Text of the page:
Few have done as much to pave the way for Donald Trump as Ted Cruz. Say what?

And yet no one stands to gain more from the eventual failure of the Trump campaign in November than Cruz

One of the greatest ironies of the 2016 presidential race is this—few did as much to create Donald Trump as Ted Cruz.

When the freshman Sen. Cruz arrived in Washington in 2013, he did so in a way that revolutionized conservative politics. Previously, conservatives argued over issues—in 1976, for example, former Gov. Ronald Reagan slammed moderate President Gerald Ford for not being conservative enough on issues like the Panama Canal. In 2013, for the first time, Sen. Cruz made an argument not about issues but about tactics. Mitch McConnell, who routinely scores ratings north of 90 percent from the American Conservative Union, was labeled a sell-out because he didn’t use the right tactics in fighting Obama.

This shift in the definition of conservatism most famously came to light in Cruz’s 2013 filibuster over Obamacare. Again, the issue wasn’t that Republican congressional leaders supported Obamacare; indeed, they had voted repeatedly against it. The issue was tactics—Sen. Cruz said more should be done to fight back including using a filibuster. Never mind that the Democrats ran the Senate at the time and that repeal of Obamacare had zero chance to succeed.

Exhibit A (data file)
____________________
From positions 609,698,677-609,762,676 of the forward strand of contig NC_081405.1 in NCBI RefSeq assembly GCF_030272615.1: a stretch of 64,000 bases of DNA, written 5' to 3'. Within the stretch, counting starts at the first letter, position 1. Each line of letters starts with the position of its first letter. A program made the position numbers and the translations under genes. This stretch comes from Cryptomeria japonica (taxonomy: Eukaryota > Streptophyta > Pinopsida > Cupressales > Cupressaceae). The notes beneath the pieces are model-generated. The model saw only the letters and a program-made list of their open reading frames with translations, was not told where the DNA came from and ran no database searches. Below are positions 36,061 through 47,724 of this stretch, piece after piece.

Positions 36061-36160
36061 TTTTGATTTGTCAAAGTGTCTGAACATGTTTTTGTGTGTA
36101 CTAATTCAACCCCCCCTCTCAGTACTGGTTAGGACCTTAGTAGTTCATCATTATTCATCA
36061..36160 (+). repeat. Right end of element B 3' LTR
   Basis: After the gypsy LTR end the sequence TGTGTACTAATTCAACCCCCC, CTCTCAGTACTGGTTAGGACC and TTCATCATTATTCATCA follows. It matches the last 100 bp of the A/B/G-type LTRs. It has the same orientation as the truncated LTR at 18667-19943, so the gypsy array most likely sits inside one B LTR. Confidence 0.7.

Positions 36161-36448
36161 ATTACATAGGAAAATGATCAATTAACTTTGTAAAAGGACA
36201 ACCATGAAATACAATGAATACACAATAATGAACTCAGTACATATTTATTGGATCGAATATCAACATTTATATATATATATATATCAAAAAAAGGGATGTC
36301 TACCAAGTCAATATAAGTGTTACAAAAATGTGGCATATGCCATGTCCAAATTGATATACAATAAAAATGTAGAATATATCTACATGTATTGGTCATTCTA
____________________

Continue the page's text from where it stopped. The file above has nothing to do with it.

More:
Yet though Cruz’s focus on tactics failed to repeal Obamacare, it did succeed in tapping a nerve. Around the country, conservatives began complaining about the tactics of congressional GOP leadership. And so Sen. Cruz continued to blast Mitch McConnell as much or more as he blasted Harry Reid. For two years leading up to his presidential run, Cruz laid out his case that what Washington needed was not just a conservative, but a fighter. As Cruz never failed to remind voters, it’s not enough to talk conservative; rather, candidates needed to “show” what they had done. Many times, the example he cited for himself was his failed 2013 filibuster.

This shift to a focus on tactics helped Cruz become a darling of the right.  But it also had an unintended consequence—it paved the way for Donald Trump.  After two years of hearing that what was needed in Washington was an outsider who didn’t do business as usual, is it any surprise that so many Republicans are now turning to Trump? After watching Cruz try to set D.C. on fire with matches, GOP voters are eagerly embracing Trump and his blow torch. Who better, the voters seemingly are thinking to themselves, to burn Washington down than a self-funded populist and an outsider?

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